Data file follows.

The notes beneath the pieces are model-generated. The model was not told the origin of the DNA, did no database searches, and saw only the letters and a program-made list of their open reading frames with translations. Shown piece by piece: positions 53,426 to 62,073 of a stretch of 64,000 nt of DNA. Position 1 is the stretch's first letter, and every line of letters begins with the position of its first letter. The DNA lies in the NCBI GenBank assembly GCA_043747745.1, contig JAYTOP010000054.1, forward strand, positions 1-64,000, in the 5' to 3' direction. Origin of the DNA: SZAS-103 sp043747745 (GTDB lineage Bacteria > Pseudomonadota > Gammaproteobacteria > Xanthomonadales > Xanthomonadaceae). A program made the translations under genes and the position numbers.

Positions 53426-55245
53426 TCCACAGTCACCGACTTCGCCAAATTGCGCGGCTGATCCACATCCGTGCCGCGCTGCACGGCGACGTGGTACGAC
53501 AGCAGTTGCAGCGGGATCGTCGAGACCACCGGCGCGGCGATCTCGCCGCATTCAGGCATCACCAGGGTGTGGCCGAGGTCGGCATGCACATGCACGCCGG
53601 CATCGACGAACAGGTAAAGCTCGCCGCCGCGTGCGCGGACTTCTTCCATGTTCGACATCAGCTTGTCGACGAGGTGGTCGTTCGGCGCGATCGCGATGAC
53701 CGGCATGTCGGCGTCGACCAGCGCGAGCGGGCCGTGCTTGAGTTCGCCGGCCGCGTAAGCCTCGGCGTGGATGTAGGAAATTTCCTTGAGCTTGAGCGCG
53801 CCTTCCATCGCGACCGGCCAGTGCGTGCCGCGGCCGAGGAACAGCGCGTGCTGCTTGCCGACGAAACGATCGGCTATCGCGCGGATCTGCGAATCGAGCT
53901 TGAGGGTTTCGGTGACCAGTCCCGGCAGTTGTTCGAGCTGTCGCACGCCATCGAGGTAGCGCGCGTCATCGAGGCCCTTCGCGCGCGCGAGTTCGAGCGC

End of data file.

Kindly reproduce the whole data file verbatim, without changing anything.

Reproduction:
The notes beneath the pieces are model-generated. The model was not told the origin of the DNA, did no database searches, and saw only the letters and a program-made list of their open reading frames with translations. Shown piece by piece: positions 53,426 to 62,073 of a stretch of 64,000 nt of DNA. Position 1 is the stretch's first letter, and every line of letters begins with the position of its first letter. The DNA lies in the NCBI GenBank assembly GCA_043747745.1, contig JAYTOP010000054.1, forward strand, positions 1-64,000, in the 5' to 3' direction. Origin of the DNA: SZAS-103 sp043747745 (GTDB lineage Bacteria > Pseudomonadota > Gammaproteobacteria > Xanthomonadales > Xanthomonadaceae). A program made the translations under genes and the position numbers.

Positions 53426-55245
53426 TCCACAGTCACCGACTTCGCCAAATTGCGCGGCTGATCCACATCCGTGCCGCGCTGCACGGCGACGTGGTACGAC
53501 AGCAGTTGCAGCGGGATCGTCGAGACCACCGGCGCGGCGATCTCGCCGCATTCAGGCATCACCAGGGTGTGGCCGAGGTCGGCATGCACATGCACGCCGG
53601 CATCGACGAACAGGTAAAGCTCGCCGCCGCGTGCGCGGACTTCTTCCATGTTCGACATCAGCTTGTCGACGAGGTGGTCGTTCGGCGCGATCGCGATGAC
53701 CGGCATGTCGGCGTCGACCAGCGCGAGCGGGCCGTGCTTGAGTTCGCCGGCCGCGTAAGCCTCGGCGTGGATGTAGGAAATTTCCTTGAGCTTGAGCGCG
53801 CCTTCCATCGCGACCGGCCAGTGCGTGCCGCGGCCGAGGAACAGCGCGTGCTGCTTGCCGACGAAACGATCGGCTATCGCGCGGATCTGCGAATCGAGCT
53901 TGAGGGTTTCGGTGACCAGTCCCGGCAGTTGTTCGAGCTGTCGCACGCCATCGAGGTAGCGCGCGTCATCGAGGCCCTTCGCGCGCGCGAGTTCGAGCGC